Volvo to build first car plant in U.S.
Possible locations for the US$500 million plant have not yet been disclosed.
In a bid to increase sales in America, Volvo Cars is planning to build its first-ever assembly plant in the U.S.
The US$500 million plant will be Volvo’s first car plant in North America.
The Swedish automaker says it has a short list of possible locations but has not yet disclosed them. The company is expected to announce the location in the next few months.
Volvo has been owned by Chinese automaker Geely Holding since 2010. It currently has two plants in Europe and two in China.
“Volvo Cars cannot claim to be a true global car maker without an industrial presence in the U.S.,” said Volvo CEO Hakan Samuelsson said in a statement.
Volvo has sold cars in the U.S. since 1955, but the brand struggled after its sale to Ford Motor Co. in 1999. Geely bought Volvo from Ford for US$1.8 billion.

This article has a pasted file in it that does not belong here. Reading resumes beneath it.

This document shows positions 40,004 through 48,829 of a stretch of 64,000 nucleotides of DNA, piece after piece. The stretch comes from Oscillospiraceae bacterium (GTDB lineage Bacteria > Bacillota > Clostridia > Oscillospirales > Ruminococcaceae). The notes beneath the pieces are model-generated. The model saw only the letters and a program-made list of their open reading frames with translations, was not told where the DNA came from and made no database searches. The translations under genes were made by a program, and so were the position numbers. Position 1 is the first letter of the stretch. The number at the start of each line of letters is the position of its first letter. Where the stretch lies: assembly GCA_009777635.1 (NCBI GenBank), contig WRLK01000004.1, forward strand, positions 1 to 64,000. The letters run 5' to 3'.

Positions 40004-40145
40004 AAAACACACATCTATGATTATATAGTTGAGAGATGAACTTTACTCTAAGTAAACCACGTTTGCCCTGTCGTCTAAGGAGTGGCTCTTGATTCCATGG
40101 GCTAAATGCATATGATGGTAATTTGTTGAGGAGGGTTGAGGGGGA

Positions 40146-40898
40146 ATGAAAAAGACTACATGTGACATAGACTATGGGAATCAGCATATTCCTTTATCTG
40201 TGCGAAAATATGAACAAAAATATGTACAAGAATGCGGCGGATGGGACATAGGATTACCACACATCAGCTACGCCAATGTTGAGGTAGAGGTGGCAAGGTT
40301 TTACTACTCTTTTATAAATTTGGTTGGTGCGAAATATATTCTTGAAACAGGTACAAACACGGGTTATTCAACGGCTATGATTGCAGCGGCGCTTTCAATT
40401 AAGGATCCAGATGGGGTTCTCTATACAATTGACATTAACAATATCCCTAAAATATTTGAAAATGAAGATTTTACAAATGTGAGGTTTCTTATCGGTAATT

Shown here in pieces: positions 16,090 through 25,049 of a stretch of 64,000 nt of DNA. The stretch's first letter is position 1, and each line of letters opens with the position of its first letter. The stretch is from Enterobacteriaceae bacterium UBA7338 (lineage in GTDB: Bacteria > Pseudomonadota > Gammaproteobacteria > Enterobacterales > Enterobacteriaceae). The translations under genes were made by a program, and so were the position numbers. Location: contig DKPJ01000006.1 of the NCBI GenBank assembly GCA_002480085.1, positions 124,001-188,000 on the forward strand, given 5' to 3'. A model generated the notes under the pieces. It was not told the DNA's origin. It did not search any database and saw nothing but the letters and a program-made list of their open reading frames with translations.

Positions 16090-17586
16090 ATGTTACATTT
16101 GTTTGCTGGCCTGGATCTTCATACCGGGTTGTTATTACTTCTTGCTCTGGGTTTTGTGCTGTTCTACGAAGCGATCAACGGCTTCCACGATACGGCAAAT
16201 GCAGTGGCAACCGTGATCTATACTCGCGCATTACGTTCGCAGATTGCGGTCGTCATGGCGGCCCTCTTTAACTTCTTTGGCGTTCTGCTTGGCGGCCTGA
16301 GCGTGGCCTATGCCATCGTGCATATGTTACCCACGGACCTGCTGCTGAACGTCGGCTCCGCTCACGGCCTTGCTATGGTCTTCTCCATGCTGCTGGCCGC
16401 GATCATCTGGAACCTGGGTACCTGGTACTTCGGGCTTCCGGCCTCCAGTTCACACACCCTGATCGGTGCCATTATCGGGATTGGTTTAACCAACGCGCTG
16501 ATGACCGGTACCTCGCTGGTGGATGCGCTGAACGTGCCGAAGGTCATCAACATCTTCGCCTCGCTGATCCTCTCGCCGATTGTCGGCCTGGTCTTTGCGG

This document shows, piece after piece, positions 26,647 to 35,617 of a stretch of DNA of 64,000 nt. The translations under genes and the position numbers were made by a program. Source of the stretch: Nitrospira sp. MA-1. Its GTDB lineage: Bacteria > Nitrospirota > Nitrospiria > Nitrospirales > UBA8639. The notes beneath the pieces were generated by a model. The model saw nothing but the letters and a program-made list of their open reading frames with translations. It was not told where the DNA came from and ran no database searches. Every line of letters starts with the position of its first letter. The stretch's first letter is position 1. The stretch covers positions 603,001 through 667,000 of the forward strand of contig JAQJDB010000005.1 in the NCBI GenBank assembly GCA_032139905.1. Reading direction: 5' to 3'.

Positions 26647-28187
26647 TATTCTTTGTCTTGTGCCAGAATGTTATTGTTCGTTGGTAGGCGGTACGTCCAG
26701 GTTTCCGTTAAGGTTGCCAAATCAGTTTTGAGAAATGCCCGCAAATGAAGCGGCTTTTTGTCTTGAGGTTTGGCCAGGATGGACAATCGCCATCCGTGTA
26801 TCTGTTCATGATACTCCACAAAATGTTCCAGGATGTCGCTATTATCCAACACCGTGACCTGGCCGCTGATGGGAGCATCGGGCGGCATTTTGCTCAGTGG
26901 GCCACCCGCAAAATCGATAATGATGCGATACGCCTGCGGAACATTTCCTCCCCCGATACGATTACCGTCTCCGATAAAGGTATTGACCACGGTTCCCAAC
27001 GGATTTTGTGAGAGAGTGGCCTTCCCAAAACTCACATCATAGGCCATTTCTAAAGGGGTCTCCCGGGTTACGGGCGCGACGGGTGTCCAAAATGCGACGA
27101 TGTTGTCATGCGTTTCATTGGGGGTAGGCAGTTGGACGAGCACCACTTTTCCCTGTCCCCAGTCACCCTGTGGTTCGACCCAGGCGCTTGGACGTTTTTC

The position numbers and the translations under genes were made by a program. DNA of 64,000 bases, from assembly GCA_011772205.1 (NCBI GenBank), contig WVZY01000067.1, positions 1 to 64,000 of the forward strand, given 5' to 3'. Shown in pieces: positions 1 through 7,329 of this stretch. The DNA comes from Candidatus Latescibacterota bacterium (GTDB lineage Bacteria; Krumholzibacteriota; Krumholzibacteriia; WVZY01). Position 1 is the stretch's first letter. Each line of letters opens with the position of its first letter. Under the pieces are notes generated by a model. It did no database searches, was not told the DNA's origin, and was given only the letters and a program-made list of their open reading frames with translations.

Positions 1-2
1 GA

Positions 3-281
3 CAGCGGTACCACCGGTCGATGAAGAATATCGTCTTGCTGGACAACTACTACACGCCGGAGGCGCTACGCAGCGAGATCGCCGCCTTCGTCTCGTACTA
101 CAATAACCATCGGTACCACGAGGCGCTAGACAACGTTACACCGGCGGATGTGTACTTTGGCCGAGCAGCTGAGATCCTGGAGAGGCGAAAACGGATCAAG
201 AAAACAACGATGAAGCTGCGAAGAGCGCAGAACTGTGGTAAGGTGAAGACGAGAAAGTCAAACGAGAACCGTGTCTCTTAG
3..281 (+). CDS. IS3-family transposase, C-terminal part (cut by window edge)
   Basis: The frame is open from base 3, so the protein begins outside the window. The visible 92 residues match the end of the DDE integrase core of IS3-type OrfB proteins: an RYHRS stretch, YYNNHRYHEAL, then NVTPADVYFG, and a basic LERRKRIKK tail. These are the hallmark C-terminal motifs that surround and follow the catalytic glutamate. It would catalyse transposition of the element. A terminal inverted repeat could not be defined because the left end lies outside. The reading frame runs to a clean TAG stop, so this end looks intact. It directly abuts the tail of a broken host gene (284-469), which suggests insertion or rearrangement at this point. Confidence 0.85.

Now, the automaker is hoping new vehicles—including the upcoming XC90 SUV, which goes on sale this summer—and a bigger manufacturing footprint will help it double its U.S. sales to 100,000 over the next few years.
Sweden’s Volvo Group – the former parent of Volvo Cars – already has a manufacturing presence in the U.S., making trucks at a plant in Dublin, Va., and engines in Hagerstown, Md. The company also has a U.S. headquarters in North Carolina.